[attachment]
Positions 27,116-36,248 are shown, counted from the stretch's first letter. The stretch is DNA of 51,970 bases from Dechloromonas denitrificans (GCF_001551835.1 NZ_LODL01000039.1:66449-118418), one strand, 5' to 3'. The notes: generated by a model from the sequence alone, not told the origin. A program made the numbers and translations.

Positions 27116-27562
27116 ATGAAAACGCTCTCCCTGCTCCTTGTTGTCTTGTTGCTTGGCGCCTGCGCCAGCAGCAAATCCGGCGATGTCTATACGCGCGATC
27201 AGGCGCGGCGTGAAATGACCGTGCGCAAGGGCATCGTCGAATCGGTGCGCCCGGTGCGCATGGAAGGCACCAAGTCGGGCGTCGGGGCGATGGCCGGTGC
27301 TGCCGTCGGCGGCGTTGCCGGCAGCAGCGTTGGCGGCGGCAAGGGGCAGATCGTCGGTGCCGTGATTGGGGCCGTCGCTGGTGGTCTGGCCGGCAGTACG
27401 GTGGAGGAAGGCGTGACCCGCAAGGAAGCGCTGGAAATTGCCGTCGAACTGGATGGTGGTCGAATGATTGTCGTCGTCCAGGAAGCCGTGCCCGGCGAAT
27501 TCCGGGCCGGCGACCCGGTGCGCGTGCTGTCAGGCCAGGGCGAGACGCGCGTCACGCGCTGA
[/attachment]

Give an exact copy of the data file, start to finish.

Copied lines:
Positions 27,116-36,248 are shown, counted from the stretch's first letter. The stretch is DNA of 51,970 bases from Dechloromonas denitrificans (GCF_001551835.1 NZ_LODL01000039.1:66449-118418), one strand, 5' to 3'. The notes: generated by a model from the sequence alone, not told the origin. A program made the numbers and translations.

Positions 27116-27562
27116 ATGAAAACGCTCTCCCTGCTCCTTGTTGTCTTGTTGCTTGGCGCCTGCGCCAGCAGCAAATCCGGCGATGTCTATACGCGCGATC
27201 AGGCGCGGCGTGAAATGACCGTGCGCAAGGGCATCGTCGAATCGGTGCGCCCGGTGCGCATGGAAGGCACCAAGTCGGGCGTCGGGGCGATGGCCGGTGC
27301 TGCCGTCGGCGGCGTTGCCGGCAGCAGCGTTGGCGGCGGCAAGGGGCAGATCGTCGGTGCCGTGATTGGGGCCGTCGCTGGTGGTCTGGCCGGCAGTACG
27401 GTGGAGGAAGGCGTGACCCGCAAGGAAGCGCTGGAAATTGCCGTCGAACTGGATGGTGGTCGAATGATTGTCGTCGTCCAGGAAGCCGTGCCCGGCGAAT
27501 TCCGGGCCGGCGACCCGGTGCGCGTGCTGTCAGGCCAGGGCGAGACGCGCGTCACGCGCTGA